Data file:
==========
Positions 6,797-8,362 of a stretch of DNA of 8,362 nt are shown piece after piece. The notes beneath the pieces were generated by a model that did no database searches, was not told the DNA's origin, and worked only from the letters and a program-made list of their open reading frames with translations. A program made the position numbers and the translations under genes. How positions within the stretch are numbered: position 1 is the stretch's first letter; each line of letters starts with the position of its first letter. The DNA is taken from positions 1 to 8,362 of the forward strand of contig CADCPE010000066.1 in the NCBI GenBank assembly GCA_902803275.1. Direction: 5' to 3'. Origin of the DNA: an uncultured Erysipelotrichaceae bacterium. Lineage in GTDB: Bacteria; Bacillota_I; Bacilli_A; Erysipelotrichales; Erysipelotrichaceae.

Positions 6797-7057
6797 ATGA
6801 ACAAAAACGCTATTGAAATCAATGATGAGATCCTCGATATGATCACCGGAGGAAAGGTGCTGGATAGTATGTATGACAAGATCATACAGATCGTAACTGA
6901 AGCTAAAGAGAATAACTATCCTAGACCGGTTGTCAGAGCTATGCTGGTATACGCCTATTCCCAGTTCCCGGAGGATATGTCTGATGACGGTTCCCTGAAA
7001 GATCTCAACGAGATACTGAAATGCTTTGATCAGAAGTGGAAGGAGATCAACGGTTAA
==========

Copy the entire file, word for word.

Positions 6,797-8,362 of a stretch of DNA of 8,362 nt are shown piece after piece. The notes beneath the pieces were generated by a model that did no database searches, was not told the DNA's origin, and worked only from the letters and a program-made list of their open reading frames with translations. A program made the position numbers and the translations under genes. How positions within the stretch are numbered: position 1 is the stretch's first letter; each line of letters starts with the position of its first letter. The DNA is taken from positions 1 to 8,362 of the forward strand of contig CADCPE010000066.1 in the NCBI GenBank assembly GCA_902803275.1. Direction: 5' to 3'. Origin of the DNA: an uncultured Erysipelotrichaceae bacterium. Lineage in GTDB: Bacteria; Bacillota_I; Bacilli_A; Erysipelotrichales; Erysipelotrichaceae.

Positions 6797-7057
6797 ATGA
6801 ACAAAAACGCTATTGAAATCAATGATGAGATCCTCGATATGATCACCGGAGGAAAGGTGCTGGATAGTATGTATGACAAGATCATACAGATCGTAACTGA
6901 AGCTAAAGAGAATAACTATCCTAGACCGGTTGTCAGAGCTATGCTGGTATACGCCTATTCCCAGTTCCCGGAGGATATGTCTGATGACGGTTCCCTGAAA
7001 GATCTCAACGAGATACTGAAATGCTTTGATCAGAAGTGGAAGGAGATCAACGGTTAA